Lowering property taxes, future K-12 work, & addressing consumer protection
May 9, 2018 | By Rep. Kristine Reeves
Voting for Lower Property Taxes
Our communities, your family and our economy deserve better than constant property tax increases. I voted NO to the property tax increase proposed by the Senate Republican’s last year in their education funding plan, because we can’t keep asking working families and property owners to bear the brunt of the costs. Schools need funding, but too many families are struggling to pay the bills right now and a property tax increase only hurts their already breaking budgets.
This year, I proudly voted YES to cutting property taxes for homeowners and voted YES to expanding the property tax exemption for seniors, those with disabilities, and veterans because being able to keep a roof over your head is the most basic component of building an economy that works for everyone. It’s why I will continue fighting for a tax system that puts working families first.
Next Steps in Education
With the task of increasing funding to meet our supreme court mandated basic education obligation, known as “McCleary” now likely complete, the Legislature must review and address other issues in our K-12 system. Two of those issues include special education funding and “regionalization.”
Regionalization is an attempt at addressing cost of living differences between school districts that are close to each other. Some districts are expensive to live and work in but can’t make up those cost of living differences. Regionalization bumps provide more funding to help schools address that issue. However, we know that regionalization factors created some unintended consequences for both the Federal Way and Auburn school district. It’s why I introduced a bill to try to resolve those issues for our schools and will keep fighting to make sure our teachers and students get a fair chance.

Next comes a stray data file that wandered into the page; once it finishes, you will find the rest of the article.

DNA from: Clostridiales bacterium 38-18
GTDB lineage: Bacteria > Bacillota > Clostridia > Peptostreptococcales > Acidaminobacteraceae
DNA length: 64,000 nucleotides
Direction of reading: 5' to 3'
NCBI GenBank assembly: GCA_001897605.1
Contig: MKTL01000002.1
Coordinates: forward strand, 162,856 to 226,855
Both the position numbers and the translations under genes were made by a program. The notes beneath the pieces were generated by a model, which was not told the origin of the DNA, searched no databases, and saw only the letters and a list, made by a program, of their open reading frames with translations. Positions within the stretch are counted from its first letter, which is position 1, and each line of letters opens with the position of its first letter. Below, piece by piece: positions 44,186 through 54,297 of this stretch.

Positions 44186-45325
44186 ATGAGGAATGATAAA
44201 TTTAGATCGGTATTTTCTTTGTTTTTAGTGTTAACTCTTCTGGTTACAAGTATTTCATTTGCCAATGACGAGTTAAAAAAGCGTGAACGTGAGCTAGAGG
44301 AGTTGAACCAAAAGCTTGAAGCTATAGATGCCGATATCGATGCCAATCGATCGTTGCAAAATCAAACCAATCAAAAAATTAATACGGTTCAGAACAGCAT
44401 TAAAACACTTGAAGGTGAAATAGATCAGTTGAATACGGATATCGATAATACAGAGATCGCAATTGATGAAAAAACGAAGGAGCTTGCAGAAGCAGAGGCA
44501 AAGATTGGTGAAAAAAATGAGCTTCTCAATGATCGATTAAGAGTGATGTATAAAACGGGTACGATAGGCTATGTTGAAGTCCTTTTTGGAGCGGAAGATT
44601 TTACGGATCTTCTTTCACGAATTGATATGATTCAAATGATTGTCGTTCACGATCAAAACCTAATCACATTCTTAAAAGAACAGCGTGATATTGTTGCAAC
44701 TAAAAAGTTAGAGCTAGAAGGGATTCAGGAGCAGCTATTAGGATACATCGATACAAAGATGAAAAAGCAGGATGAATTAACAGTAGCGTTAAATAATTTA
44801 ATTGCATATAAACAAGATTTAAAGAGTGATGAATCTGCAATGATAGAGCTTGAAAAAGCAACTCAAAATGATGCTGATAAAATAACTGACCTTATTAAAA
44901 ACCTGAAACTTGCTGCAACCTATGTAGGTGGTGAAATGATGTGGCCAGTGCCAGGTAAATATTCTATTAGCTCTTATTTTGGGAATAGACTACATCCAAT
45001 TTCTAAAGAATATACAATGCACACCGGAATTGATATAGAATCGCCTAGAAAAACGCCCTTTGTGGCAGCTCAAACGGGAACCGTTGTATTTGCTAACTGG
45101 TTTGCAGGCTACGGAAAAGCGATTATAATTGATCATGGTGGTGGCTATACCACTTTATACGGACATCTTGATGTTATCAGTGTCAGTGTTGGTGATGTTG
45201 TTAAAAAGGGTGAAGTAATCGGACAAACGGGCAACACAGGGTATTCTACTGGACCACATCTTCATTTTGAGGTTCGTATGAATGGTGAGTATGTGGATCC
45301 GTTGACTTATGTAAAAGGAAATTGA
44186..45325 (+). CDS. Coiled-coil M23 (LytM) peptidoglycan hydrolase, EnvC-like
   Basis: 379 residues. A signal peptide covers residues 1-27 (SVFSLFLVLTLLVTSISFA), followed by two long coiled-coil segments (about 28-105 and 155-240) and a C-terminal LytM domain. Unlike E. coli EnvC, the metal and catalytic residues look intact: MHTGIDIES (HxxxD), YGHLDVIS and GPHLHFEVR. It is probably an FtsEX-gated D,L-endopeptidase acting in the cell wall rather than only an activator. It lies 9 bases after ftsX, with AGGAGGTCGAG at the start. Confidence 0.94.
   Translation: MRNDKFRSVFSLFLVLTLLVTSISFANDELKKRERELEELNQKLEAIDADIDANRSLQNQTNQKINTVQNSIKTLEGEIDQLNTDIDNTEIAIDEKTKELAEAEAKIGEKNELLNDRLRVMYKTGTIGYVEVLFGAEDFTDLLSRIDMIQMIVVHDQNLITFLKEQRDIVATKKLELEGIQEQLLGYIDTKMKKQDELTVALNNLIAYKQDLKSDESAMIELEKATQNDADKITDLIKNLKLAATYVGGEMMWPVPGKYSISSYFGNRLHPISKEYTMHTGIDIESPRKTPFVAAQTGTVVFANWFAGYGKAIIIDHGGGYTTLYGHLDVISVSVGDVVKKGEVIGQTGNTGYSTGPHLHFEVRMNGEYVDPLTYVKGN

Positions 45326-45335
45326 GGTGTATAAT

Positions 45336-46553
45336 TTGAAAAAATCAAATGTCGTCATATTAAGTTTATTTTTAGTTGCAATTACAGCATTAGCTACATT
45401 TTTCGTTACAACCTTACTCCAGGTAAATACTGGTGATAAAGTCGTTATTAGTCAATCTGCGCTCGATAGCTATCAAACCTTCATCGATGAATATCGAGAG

This year, I also voted to increase our funding for special education and increased mental health resources in schools.
So while we’ve met our McCleary obligation for the state to bear the brunt of education funding, with one of the most diverse districts in the state, is the formula working for us? Time will tell and I’m focused on hearing and learning from our local schools on how the Legislature’s plan is working for them.
Fighting Hackers and Protecting Consumers
Consumers are under attack more than ever. Unintentional data breaches, professional hackers, lax security policies…they all put your financial data at risk. That’s why it’s more important than ever for lawmakers to stand up for consumers.
This year, the Legislature passed a new law that makes credit freezes free when your data has been exposed to the data breaches. In the past, credit companies could require a fee to freeze credit. Freezing your credit is one of the best tools available to keep your financial future safe. So, why should you have to pay when a company puts your future at risk?
Lawmakers need to examine ways to require stricter security measures to protect consumers from hackers and data breaches. As a member of Business and Financial Services, the committee that regulates banks and insurance companies in our state, I’ve been committed to protecting you and consumers across our state from bad business practices that leave your data unprotected. As cybersecurity and data protection needs continue to increase, I look forward to continue the work of protecting your data next year.
On a final note, due to election year activity restrictions, this will be my last email until December. You can still contact my office and we will respond as soon as possible.